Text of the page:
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News / August 26, 2015

Coca-Cola and obesity debate neglects oral health

by Guy Hiscott

The debate raging over the impact of Coca-Cola on the obesity crisis overlooks the key point of its effects on our oral heath, dental therapists claim.

The soft drinks giant was slammed this week when it was discovered it had funded scientific research concluding that physical activity is the biggest predictor of childhood obesity around the world.

According to The New York Times, Coca-Cola teamed up with influential scientists to advance studies that point to lack of exercise as the key culprit whilst downplaying the role of a healthy diet.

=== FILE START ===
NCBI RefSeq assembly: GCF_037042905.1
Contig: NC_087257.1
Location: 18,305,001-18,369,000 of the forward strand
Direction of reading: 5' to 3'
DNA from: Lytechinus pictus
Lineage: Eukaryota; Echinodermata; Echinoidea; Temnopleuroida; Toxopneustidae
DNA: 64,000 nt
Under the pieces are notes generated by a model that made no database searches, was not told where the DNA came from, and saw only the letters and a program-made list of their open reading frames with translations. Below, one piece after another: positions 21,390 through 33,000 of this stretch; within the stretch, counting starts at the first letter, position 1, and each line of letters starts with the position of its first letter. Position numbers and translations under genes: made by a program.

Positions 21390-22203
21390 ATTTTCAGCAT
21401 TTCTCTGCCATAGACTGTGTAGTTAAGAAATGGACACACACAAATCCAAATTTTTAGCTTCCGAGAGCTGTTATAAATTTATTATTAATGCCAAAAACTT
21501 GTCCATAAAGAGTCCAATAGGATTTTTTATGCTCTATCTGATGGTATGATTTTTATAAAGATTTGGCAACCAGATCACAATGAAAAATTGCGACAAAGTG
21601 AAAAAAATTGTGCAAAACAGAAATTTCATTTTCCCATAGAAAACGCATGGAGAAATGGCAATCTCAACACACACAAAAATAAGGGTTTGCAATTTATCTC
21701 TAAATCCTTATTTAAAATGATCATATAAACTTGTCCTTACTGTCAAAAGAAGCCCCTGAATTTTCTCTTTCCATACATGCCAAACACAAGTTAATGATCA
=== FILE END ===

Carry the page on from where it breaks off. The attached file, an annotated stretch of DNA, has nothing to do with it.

The study, conducted by Global Energy Balance Network and financed by the soft drinks manufacturer, downplayed the role that dietary habits have in the current obesity epidemic.

Louise Fleming, president of the Irish Dental Hygienists Association (IDHA), believes the study overlooks the negative impact that sugary drinks have on global oral health.

She commented: ‘Scientific evidence has proven that exposure to sugary drinks causes dental decay. No parent wants to see their child have to have a filling. Overlooking the impact sugar has on both oral health and the body can have detrimental effects on our patients.’

Critics are claiming it has no credibility when its funding has been provided by a company that seeks to promote sugary beverages.